I’m not saying this to excuse the violence committed by Muslims in response to the Danish cartoons. It’s inexcusable. (But not without precedent and a certain familiarity.) What I’m saying is that the response from some Americans—essentially, that Muslims need to lighten up and be able to take a joke—feels a bit too simplistic.

It’s easy to say Muslims should calm down and get over the perceived slight, but harder to answer the question: How do you tell people they are wrong without humiliating them? Especially when you have had a hand in creating circumstances that already make them feel humiliated.

Bruce Bawer has a great piece in this week’s Stranger about the Danish cartoon controversy, and to The Stranger’s credit, it’s being published alongside some of the cartoons that have made certain Muslims so upset. One of the most interesting parts, to me, is when Bawer notes that Saudi Arabia, the “top funder of Europe’s radical mosques and Muslim schools,” has been stoking the Muslim backlash against the cartoons, in essence manipulating the sensitivities of Muslims to increase its geopolitical power.

But here’s a question Bawer fails to ask: Who is the top funder of Saudi Arabia? It’s the West, and in particular America. We finance and protect the repressive religious radicals who make up the Saudi regime, in order to maintain our global dominance and feed our dependence on cheap oil. In this sense, we are not quite the righteous defenders of free speech we now see ourselves to be. Rather, we are first defenders of our own comforts.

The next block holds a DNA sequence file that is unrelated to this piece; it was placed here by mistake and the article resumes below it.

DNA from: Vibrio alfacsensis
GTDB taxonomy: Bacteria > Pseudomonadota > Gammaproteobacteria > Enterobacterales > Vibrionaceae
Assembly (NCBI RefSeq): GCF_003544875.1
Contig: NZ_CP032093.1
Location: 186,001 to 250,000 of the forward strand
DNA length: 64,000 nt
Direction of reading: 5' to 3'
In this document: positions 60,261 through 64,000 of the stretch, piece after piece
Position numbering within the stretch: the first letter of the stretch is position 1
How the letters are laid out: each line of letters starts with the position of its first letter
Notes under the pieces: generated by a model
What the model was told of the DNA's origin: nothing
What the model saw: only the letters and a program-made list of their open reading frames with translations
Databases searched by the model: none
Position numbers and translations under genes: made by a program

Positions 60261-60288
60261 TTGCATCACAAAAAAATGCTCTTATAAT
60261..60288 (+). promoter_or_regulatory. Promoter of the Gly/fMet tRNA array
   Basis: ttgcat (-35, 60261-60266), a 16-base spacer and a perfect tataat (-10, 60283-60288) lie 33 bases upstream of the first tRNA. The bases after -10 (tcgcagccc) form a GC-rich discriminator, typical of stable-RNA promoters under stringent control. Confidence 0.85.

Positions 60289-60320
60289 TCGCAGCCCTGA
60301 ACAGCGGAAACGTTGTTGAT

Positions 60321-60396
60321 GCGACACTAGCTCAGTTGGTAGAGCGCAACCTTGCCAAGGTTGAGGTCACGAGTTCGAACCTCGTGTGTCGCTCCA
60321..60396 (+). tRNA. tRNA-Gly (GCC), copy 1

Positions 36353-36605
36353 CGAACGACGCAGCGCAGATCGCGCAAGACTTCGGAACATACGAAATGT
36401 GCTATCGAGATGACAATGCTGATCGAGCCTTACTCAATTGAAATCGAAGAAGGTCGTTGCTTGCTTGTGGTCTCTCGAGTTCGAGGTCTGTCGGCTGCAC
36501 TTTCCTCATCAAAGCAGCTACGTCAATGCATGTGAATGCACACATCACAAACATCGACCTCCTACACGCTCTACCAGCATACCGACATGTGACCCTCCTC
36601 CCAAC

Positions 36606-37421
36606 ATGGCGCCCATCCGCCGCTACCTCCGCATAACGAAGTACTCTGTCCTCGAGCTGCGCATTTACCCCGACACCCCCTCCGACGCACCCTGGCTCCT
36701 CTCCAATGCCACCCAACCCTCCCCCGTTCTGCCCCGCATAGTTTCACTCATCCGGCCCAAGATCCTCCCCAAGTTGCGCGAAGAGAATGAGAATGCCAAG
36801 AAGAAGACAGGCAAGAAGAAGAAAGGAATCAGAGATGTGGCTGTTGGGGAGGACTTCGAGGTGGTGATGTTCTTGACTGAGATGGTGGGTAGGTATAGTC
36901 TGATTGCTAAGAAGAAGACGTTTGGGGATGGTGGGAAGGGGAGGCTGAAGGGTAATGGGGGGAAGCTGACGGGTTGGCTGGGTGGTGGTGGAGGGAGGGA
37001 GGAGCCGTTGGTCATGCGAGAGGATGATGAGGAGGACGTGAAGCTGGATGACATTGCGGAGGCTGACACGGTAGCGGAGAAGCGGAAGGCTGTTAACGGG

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Thank you, Eli. Thank you, thank you, thank you.

Well said Eli. This is what alternative papers should sound like. Points of view and good analysis; condenming the Islamic fascists, but at the same time digging further so that readers can get a wider picture, one that is ignored by traditional media.

If not, you are not different than KVI, actually a lot of the posts sounded like most of John Carlson's callers. Even the NyTimes was sounding more "alternative" than the Stranger. For a minute there I was worried.

Thank you for finally pulling our heads out of the sand. It is so easy to be angry and aggreaved. Anger organizes our thoughts and feelings so that we don't have to feel uncertain or conflicted. The instigators of attacks against the Danes know that, and it is crucial that remember it ourselves. To defend a thinking, critically minded society means thinking and being critical too. You've done that.

thanks eli. there are also important points to make that in the countries where the violence is at its worst, the press is largely government controlled, so press coverage is not going to include people calling for and demonstating for peace. that is of course, assuming that the government controlled police forces would even allow such demonstrations.
i think another aspect of what we are seeing, comes into play when we imagine what america might be like if the people who support blowing up abortion clinics were in charge/ how many more clinics would explode? how many more doctors would be killed? how many more psychotic teenagers would go on bloody rampages in queer bars?